3- I have a salt/brine grid installed. the type with 4 coffee cup sized legs with about 1/4" holes in the bottom of the cups. After the brine draw there is about 2-1/2" of brine remaining in the bottom of the tank, that is at the valve check mark. (The softener empties the tank at about 1/2 to 3/4 ways into the BD cycle and then sucks air for the remainder of the cycle). The 9 minute brine fill adds about 2 inches of water to my 12" x 12" tank for a total of about 4.5" of water after the fill, the grid level is at 5 inches, so, except for the salt in the cups, the salt is above the water. Do those 4 coffee cup legs with the 1/4" holes at the bottom really work and allow for the proper creation of fully saturated brine? Will those 1/4" holes in the bottom of the legs eventually plug up?

    Thanks in advance;

    John
    Last edited: Nov 27, 2012
  2. Tom Sawyer

    Tom Sawyer In the Trades

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  3. ditttohead

    ditttohead Water systems designer, R&D

    Messages:
    1,941
    Location:
    Ontario California
    The brine grid does not hinder the brine solution nor does it help. Water will disolve salt and max out at approximately 3 pounds of salt per gallon, this varies slightly depending on water temperature, but it is not critical to adjust for this unless you are planning on using potassium chloride.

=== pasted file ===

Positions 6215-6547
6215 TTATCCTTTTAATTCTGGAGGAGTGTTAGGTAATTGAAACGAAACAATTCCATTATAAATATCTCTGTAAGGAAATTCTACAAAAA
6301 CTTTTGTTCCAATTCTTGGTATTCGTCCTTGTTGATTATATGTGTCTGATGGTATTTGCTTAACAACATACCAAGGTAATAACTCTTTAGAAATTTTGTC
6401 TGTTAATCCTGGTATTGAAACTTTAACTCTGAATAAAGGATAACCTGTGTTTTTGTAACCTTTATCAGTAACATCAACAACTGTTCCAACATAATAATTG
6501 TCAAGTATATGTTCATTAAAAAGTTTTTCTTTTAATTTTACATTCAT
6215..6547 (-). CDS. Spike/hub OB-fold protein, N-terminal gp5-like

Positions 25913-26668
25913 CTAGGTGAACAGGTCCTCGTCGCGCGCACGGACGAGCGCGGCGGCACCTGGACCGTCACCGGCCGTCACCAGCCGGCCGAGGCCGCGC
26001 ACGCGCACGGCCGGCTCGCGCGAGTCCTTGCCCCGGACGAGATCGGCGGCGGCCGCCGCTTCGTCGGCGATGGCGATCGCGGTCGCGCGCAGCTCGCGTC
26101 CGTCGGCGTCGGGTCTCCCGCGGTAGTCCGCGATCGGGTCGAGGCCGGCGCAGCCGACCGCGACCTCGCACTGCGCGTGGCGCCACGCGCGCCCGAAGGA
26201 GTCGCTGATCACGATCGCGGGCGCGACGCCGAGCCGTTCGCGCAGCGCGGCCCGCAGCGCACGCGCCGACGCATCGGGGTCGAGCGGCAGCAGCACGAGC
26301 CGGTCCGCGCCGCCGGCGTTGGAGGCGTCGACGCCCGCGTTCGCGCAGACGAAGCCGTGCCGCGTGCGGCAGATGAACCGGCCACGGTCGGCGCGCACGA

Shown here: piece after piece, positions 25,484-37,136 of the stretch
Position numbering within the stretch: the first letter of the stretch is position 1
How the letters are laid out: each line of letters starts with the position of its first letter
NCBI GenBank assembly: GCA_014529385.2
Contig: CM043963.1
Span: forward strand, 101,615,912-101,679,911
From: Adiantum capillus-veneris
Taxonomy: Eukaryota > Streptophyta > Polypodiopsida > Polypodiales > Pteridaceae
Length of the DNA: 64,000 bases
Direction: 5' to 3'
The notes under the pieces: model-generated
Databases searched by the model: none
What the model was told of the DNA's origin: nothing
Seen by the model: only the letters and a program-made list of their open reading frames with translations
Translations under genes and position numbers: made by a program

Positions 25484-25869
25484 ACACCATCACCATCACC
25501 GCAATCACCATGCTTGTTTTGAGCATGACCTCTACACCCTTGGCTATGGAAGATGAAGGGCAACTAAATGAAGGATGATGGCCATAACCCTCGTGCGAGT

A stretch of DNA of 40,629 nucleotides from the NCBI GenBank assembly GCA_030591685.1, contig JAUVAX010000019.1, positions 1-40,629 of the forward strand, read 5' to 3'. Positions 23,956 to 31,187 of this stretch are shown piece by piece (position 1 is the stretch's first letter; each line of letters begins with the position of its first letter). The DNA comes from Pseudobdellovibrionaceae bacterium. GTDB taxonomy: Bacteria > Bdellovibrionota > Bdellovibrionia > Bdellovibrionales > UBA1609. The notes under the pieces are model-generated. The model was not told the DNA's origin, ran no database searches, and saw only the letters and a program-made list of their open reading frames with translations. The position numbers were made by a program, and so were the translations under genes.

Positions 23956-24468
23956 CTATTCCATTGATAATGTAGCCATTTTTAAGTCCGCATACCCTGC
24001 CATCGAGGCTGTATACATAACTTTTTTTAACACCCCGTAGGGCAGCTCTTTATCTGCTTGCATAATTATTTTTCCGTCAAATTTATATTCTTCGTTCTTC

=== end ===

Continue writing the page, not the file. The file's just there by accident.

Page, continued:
The brine draw cycle should not "suck air", if it does, you have a bad aircheck. Probably just a misunderstanding, but in the bottom of the brine tank is a floating aircheck, when the water runs low, the air check will seat causing the system to suck nothing for the remiander of the BD cycle. It will simply "slow rinse".

    As to the second backwash, if you are using the 3 pounds per cu. ft. brining, I would recommend the second backwash. Salt settings above 6 pounds, it is not needed. The second backwash is not used to prevent channelling, the first backwash does that. It is used to mix the highly regenerated top portion of the resin with the less regenerated bottom portion of the resin. This is an old trick used for ultra low salting systems to give higher quality soft water. It is only 10 gallons, I would recommend it. If you dont, the system will still work very well. The difference is typically less than a few ppm difference. If you want to save water, then split the backwashes, 5 minute first backwash, 5 minute second backwash.